Healing Shame and Forgiving My Mother

Healing Shame and Forgiving My Mother - Dr. Debra Reble

I disconnected from myself early in life prompted by feelings of shame. Researcher and author Brené Brown identifies shame as the “intensely painful feeling or experience of believing that we are flawed and, therefore, unworthy of love and belonging.” Throughout my life, I absorbed shame messages, such as, “I’m unlovable,” “I’m not good enough,” and “I’m unworthy of love.”

Wearing this cloak of shame kept me discovering who I am. It made me feel invisible by silencing my voice, squelching my spirit, and suppressing my full self-expression. To lovingly connect, I had to reveal my truth.

The core belief that I was unworthy of love took root after my mother abandoned me. I was eight years old. For twenty years, I repressed my feelings, mistrusted my intuition, and dissociated from my body. I lived in a state of insecurity and unworthiness, believing that if I revealed my innermost self to others they would not love me. Through overachieving and trying to be perfect, I tried to prove that I was worthy.

I began to release shame by embracing my vulnerabilities and connecting with the fragmented, unloved parts of me.

Before I finally made my first therapy appointment, I spent days staring at the phone in the kitchen, willing myself to dial the number on the business card in my hand. At the time, I was in graduate school studying to be a psychologist, and it felt deeply shameful for me to admit that I was struggling with depression, anxiety, and thoughts of suicide—the fruits of all my years of self-repression. I agonized about what I would say: that my marriage was on the rocks, that I was scared, that I felt like a bad mother, and that all I wanted to do was escape to a place where no one could find me.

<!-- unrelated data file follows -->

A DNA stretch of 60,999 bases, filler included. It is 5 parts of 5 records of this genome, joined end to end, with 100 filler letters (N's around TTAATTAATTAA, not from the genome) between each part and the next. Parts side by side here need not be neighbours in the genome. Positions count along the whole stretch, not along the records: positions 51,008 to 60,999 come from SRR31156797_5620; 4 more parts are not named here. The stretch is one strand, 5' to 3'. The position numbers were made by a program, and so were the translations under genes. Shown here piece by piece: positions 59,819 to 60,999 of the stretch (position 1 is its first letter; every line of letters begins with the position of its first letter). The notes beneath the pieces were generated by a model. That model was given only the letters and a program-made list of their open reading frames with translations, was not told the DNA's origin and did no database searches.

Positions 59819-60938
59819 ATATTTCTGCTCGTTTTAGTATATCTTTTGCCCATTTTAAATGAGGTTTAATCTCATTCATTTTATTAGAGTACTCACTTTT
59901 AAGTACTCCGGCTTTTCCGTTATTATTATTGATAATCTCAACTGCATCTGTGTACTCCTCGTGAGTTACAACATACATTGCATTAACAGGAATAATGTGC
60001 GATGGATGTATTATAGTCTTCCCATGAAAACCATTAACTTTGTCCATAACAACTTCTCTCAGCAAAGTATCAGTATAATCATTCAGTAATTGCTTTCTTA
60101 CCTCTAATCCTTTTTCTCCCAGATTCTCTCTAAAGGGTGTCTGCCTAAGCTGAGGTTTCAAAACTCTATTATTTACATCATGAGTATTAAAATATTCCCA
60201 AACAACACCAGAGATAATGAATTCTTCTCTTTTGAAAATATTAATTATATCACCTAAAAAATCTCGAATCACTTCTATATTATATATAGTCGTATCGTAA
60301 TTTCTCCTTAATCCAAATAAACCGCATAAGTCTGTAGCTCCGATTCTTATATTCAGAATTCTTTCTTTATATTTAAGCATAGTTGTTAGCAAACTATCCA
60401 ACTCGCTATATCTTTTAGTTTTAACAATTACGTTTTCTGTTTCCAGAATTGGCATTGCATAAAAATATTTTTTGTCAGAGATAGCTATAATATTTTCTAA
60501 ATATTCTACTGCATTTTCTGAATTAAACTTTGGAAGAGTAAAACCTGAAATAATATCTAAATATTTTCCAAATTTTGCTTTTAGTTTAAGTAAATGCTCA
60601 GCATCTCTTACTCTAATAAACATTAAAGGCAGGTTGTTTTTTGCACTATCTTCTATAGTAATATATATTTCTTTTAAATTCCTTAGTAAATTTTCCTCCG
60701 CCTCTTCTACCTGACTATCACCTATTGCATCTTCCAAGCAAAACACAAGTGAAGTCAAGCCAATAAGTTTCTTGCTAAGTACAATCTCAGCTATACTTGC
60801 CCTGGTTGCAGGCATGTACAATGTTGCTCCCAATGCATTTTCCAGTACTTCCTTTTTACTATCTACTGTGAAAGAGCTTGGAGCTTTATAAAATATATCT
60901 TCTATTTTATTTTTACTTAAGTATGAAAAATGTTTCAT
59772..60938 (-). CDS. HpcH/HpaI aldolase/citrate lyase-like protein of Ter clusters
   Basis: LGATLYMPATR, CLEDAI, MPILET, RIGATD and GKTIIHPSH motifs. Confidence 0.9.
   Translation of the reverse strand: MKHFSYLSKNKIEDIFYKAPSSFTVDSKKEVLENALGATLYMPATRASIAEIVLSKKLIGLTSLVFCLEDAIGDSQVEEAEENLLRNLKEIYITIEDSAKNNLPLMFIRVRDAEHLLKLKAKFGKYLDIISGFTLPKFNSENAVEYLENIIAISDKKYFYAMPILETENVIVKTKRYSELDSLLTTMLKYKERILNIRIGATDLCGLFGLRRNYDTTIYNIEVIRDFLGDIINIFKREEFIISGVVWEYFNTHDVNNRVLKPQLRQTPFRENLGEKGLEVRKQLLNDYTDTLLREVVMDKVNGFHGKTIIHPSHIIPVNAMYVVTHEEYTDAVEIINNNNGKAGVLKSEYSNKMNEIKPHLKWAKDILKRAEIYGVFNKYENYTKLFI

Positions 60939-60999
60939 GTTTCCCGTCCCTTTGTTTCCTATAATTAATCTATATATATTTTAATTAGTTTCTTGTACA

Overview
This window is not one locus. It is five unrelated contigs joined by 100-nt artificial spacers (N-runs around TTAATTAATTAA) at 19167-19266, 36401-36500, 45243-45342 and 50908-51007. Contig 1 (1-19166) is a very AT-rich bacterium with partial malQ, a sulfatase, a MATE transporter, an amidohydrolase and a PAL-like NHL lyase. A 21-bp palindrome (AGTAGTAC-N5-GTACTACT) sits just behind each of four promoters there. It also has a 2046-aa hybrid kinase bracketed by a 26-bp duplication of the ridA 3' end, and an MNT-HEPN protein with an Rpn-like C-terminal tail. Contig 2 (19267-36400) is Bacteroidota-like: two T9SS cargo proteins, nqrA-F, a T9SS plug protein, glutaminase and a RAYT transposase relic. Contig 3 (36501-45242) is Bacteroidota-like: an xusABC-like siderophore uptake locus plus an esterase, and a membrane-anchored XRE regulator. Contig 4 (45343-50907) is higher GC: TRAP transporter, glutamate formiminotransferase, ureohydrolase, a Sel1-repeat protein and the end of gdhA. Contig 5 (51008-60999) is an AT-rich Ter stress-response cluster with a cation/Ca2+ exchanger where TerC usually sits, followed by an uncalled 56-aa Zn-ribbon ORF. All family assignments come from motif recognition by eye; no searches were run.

Then one day, while staring at the phone yet again, I heard what I now identify as the whisper of my spirit guiding me through my heart. It said, “Just pick up the phone.” When I dialed the number, a woman answered. I haltingly said, “I’d like to make an appointment.”

After the therapist had taken down my name and phone number, she asked, “Why do you want to see me?” Unprepared to let down my guard down, I swallowed hard, and mumbled, “It’s personal.”

With her guidance, I eventually mustered the inner strength to begin searching for my mother, which ultimately catalyzed a search for myself. The search took a full year of reviewing public records and tracing leads regarding her whereabouts over a long period of time.

Near the end of that tumultuous period of emotional and spiritual healing, I wrote this letter to her in my journal.

December 27, 1986

Dear Mom,

After all these years, I want you to know that I love you. For many years, I’ve tried to forget you, put the past behind me, and pretend that you never existed. Yet, whenever I think of you, I feel so much pain.

I’ve realized that for me to heal, love myself, and be happy I need to try to find you or say good-bye. I want to know what happened to you and if you’re still alive.